The Lion and the Shepherd
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Of the lyon / & of the pastour or herdman
The myghty and puyssaunt oughte not to be slowfull of the benefetes done to them by the lytyl and smalle And oughte not also to forgete them / but that they may be rewarded of them / And this fable approueth esope & sheweth vnto vs / of a lyon whiche ranne after a beest / and as he ranne / a thorne entred in to his foote / whiche hurted and greued hym gretely / wherefore he myght no ferther goo / but as wel as he cowde he came to a shepherd whiche kepte his sheep and beganne to flatere with his taylle shewynge to hym hys foote / whiche was sore hurted and wounded / The sheepherd was in grete drede and casted before the lyon one of his sheep / But the lyon demaunded no mete of hym / For more he desyred to be medycyned and made hole of his foote / And after whanne the sheepherd sawe the wounde / he with a nydle subtylly drewe oute of his foote the thorne / and had oute of the wound alle the roten flesshe / and enoynted hit with swete oynements / And anone the lyon was hole / And for to haue rendryd graces and thankys to the sheepherd or pastour the lyon kyssed his handes / And after he retorned ageyn in to the hyest of the woode / And within a lytel whyle after it happed that this lyon was taken and conueyed to the Cyte of Rome and was put amonge the other beestes for to deuoure the mysdoers / Now it befelle that the sayd shepeherd commysed a crymynous dede / wherfore he was condempned to be deuoured by these bestes / And ryght soo as he was cast emong them the lyon knewe hym / and beganne to behold on hym / and made hym to chere. and lykked hym with his tongue / And preserued and kepte hym from alle the other bestes / Thenne knewe the sheepherd that it was the lyon whiche he maade hole / And that he wold thenne haue recompensed hym of good whiche he had done to hym / wherof alle the Romayns were all wonderly abasshed / And wold knowe the cause of hit And the sheepherd / sayd to them as aboue is sayd / And whanne they knewe the cause / the gaf leue to the sheepherd / to goo home / and sente ageyne the lyon in to the forest /
And therfore this is notary and trewe that al maner of folke ought to rendre and gyue thankynges grace and mercye to theyre good doers / For slowfulness is a synne / whiche is moche displaysaunt to god /
Townsend's translation (1887)
A Lion, roaming through a forest, trod upon a thorn. Soon afterward he came up to a Shepherd and fawned upon him, wagging his tail as if to say, "I am a suppliant, and seek your aid." The Shepherd boldly examined the beast, discovered the thorn, and placing his paw upon his lap, pulled it out; thus relieved of his pain, the Lion returned into the forest. Some time after, the Shepherd, being imprisoned on a false accusation, was condemned "to be cast to the Lions" as the punishment for his imputed crime. But when the Lion was released from his cage, he recognized the Shepherd as the man who healed him, and instead of attacking him, approached and placed his foot upon his lap. The King, as soon as he heard the tale, ordered the Lion to be set free again in the forest, and the Shepherd to be pardoned and restored to his friends.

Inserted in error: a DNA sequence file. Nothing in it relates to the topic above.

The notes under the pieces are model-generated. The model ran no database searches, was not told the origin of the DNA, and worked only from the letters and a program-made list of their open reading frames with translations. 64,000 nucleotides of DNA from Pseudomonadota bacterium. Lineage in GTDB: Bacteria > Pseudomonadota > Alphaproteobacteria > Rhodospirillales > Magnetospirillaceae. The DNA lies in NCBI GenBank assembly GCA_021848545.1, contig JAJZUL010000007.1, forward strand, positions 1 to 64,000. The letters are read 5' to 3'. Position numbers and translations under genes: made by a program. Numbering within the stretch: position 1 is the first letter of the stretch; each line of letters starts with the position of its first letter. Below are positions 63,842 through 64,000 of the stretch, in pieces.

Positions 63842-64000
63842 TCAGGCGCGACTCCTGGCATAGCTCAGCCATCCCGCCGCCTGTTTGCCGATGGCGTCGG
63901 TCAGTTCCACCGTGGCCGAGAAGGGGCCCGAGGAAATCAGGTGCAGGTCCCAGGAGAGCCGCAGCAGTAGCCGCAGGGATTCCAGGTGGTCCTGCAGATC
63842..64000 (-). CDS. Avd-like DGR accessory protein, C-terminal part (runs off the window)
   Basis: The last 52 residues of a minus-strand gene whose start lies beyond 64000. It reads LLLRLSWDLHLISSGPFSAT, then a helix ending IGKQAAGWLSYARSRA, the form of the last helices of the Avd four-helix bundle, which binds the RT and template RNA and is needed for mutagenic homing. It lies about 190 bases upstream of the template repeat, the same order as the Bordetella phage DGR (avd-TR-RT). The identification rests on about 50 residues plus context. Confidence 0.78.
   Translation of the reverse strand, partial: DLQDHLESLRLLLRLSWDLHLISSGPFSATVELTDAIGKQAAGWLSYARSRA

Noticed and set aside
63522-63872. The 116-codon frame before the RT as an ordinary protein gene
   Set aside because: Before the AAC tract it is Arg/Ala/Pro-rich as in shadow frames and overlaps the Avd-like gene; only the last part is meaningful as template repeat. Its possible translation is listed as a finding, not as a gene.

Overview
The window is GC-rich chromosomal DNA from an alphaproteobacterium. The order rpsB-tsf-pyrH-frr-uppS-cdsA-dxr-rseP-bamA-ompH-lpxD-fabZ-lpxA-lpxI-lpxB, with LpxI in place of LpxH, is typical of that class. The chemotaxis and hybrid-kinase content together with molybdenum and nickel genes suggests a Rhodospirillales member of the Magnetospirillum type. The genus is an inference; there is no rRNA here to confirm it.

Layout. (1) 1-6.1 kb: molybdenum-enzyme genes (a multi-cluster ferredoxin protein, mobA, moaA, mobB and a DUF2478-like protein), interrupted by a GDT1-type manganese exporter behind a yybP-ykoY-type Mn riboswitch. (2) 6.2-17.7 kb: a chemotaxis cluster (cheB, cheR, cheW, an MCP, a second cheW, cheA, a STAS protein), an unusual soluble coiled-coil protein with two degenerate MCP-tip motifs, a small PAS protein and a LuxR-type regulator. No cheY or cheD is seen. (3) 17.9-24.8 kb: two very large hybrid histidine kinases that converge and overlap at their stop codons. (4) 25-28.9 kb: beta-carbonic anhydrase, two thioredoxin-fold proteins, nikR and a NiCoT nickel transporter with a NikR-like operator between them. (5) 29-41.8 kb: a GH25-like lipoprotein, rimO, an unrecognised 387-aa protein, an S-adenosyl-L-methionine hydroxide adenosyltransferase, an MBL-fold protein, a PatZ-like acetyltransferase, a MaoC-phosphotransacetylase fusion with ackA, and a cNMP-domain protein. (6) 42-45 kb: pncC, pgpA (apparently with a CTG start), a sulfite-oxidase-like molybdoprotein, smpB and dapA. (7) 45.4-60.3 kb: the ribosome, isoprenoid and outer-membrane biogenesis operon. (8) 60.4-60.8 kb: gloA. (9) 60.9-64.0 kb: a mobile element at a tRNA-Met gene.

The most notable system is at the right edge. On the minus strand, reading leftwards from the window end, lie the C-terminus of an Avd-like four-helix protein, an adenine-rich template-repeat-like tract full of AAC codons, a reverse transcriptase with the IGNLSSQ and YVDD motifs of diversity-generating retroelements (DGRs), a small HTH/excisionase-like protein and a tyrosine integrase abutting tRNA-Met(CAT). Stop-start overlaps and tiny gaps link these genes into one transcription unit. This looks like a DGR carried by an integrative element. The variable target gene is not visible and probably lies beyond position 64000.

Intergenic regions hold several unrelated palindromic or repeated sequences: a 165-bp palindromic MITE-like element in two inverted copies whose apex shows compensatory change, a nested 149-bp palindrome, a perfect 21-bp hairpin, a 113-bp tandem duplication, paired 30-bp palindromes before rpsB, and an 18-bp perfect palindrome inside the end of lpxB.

Androcles and the Lion
A slave named Androcles once escaped from his master and fled to the forest. As he was wandering about there he came upon a Lion lying down moaning and groaning. At first he turned to flee, but finding that the Lion did not pursue him, he turned back and went up to him. As he came near, the Lion put out his paw, which was all swollen and bleeding, and Androcles found that a huge thorn had got into it, and was causing all the pain. He pulled out the thorn and bound up the paw of the Lion, who was soon able to rise and lick the hand of Androcles like a dog. Then the Lion took Androcles to his cave, and every day used to bring him meat from which to live. But shortly afterwards both Androcles and the Lion were captured, and the slave was sentenced to be thrown to the Lion, after the latter had been kept without food for several days. The Emperor and all his Court came to see the spectacle, and Androcles was led out into the middle of the arena. Soon the Lion was let loose from his den, and rushed bounding and roaring towards his victim. But as soon as he came near to Androcles he recognised his friend, and fawned upon him, and licked his hands like a friendly dog. The Emperor, surprised at this, summoned Androcles to him, who told him the whole story. Whereupon the slave was pardoned and freed, and the Lion let loose to his native forest.
Gratitude is the sign of noble souls.